As far as American politics go, I know the two party system may seem like the lesser of two evils, but unfortunately, no political system is perfect or else we all would be using it and there are many of advantages to the two party system. I hope you realize the ridiculousness of you trying to buy votes.

Good day. JPS

--Schmigz, 16-Oct-2004

Frankly I don't think anyone in Finland needs to watch Fahrenheit 9/11 to be against Bush so your comment about being led by an American movie maker is rather silly. It's the American people who don't seem to realise that they're being led by a dangerous idiot. That, if anything, is sad.

The world outside US (you do know there are other countries, right?) is perfectly aware of how important it is that Dubya does NOT WIN the election, I wish the American people would wake up as well, before it's too late.

You people, as a nation, speak about the "war against terrorism" but right now your own president and his politics are a lot bigger threat to this planet than any terrorist group.

--so effing annoyed, 17-Oct-2004

Thanks for the links, guys :).

And it's a good thing people disagree with me on occasion. Even when I'm being sarcastic. Besides, isn't buying votes a time-honored tradition in all countries?

And, to be fair, Moore did not trigger my anger. People in the States do not perhaps appreciate the amount of disagreement towards the current U.S. policies in Europe and elsewhere. Moore was the trigger for me to write about my feelings - which are desperate enough to make a semi-serious offer to buy votes. You haven't seen them here before, because I try to keep quiet about politics, but trust me, I've been angry at the US foreign policy for quite some time now.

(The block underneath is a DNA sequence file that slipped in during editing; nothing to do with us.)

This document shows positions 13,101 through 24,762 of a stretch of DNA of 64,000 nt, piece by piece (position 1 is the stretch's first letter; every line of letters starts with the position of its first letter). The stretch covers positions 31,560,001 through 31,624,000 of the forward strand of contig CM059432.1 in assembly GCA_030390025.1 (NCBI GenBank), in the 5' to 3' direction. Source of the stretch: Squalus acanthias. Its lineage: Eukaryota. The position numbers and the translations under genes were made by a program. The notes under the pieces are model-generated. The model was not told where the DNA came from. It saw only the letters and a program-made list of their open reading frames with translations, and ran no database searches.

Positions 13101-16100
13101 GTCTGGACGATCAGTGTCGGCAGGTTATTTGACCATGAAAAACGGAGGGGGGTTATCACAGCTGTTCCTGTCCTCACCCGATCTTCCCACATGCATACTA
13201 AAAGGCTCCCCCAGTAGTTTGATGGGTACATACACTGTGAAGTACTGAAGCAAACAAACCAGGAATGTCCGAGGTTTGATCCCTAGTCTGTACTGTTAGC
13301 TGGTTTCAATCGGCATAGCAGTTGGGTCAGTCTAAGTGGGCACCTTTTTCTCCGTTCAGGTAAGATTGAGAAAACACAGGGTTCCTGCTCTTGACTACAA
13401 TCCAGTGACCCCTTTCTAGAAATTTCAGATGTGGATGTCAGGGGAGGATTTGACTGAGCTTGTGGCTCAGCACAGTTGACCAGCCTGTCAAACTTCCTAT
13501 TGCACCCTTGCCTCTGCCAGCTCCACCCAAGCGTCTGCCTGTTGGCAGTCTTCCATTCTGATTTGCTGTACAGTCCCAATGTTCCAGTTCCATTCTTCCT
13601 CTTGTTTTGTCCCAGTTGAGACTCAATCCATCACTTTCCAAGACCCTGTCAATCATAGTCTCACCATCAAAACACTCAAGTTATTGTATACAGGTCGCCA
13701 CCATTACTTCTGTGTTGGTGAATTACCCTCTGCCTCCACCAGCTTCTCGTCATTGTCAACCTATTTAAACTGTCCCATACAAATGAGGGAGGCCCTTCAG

--JanneJalkanen, 17-Oct-2004

Er, just in case I wasn't being clear enough: my comment was directed at Schmigz.

--so effing annoyed, 17-Oct-2004

It seems to me, that U.S. has found a great need to use military forces (not on it's own soil though) every five years for several decades now. We've been figuring out that the reasons for that are mostly war industry based (not forgetting oil as a reason), as new weapons are best experimented in live action and of course the old ones need to be used before war industry can sell new ones to the U.S. covernment.

This tendency to find a "valid" enough reason from where ever, even without UN approval has made U.S. the biggest threat to world peace. Riding on past good deeds (WW2 50 years ago) and trying to validate it's selfappointed role as a world police is pitifull, as most of the world disagrees with U.S. foreign policy nowadays.

U.S. and it's trigger-happy covernments are making it more and more unpopular and untrusted year after year. I'd love them to make a drastic change in their policy and to start concentrating in domestic issues, which from where I stand (Finland) seem to be in a complite mess with all the homeless, poverty, crime, poor health care, neglected educational issues etc. U.S. should consider solving their own problems before thinking that they have any right to attack any more countries.